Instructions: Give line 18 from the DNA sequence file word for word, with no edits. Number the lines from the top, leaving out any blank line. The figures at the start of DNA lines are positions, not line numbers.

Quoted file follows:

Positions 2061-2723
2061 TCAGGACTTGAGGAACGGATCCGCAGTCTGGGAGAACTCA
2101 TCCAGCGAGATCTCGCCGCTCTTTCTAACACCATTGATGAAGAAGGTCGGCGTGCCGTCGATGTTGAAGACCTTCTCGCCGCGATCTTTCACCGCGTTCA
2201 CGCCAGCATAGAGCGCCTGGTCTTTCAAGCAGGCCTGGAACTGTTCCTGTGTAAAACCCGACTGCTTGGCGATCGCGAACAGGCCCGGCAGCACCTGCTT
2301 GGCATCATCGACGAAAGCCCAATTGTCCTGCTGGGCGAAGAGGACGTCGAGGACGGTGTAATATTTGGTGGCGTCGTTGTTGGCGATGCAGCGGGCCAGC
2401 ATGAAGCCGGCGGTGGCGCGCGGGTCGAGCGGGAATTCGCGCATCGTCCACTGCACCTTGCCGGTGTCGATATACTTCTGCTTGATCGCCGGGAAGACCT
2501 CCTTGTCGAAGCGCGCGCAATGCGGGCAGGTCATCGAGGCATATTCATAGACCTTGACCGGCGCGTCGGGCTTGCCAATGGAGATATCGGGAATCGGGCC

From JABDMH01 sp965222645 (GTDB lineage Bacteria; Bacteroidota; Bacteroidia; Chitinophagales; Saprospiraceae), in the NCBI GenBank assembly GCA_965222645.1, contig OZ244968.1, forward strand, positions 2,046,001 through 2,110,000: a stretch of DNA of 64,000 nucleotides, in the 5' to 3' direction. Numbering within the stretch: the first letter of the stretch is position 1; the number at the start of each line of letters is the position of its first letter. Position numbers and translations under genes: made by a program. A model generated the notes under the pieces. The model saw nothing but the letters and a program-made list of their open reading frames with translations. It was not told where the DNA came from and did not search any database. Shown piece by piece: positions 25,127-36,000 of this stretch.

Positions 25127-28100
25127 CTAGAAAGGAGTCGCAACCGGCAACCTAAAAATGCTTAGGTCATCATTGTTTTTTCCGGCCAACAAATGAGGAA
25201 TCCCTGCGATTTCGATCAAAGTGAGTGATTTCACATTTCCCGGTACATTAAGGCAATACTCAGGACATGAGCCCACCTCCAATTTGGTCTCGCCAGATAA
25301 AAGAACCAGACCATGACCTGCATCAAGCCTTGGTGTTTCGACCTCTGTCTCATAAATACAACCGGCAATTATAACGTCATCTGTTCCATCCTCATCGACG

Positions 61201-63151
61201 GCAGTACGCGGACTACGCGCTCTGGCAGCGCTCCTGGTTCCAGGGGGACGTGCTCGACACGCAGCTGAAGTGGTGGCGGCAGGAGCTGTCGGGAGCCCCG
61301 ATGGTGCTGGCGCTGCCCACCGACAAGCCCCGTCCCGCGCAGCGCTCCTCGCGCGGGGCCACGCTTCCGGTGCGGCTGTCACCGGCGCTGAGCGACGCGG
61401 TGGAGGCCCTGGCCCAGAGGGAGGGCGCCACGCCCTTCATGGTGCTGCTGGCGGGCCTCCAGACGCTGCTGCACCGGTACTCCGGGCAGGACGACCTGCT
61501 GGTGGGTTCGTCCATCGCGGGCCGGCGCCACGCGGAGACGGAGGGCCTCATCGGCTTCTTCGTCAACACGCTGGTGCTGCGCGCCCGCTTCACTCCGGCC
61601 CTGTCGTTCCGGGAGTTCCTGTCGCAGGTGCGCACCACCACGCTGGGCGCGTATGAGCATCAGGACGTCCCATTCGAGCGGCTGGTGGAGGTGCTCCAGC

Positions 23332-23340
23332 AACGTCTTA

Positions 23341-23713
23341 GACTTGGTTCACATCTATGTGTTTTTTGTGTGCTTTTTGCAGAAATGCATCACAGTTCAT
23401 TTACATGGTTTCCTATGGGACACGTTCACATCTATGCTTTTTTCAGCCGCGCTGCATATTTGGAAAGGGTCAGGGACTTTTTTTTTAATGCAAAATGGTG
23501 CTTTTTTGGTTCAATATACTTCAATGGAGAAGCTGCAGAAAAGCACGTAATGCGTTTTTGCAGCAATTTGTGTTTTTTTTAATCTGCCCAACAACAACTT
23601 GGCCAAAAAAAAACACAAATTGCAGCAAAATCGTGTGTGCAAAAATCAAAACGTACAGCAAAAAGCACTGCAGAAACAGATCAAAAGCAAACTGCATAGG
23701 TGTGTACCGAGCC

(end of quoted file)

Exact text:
61601 CTGTCGTTCCGGGAGTTCCTGTCGCAGGTGCGCACCACCACGCTGGGCGCGTATGAGCATCAGGACGTCCCATTCGAGCGGCTGGTGGAGGTGCTCCAGC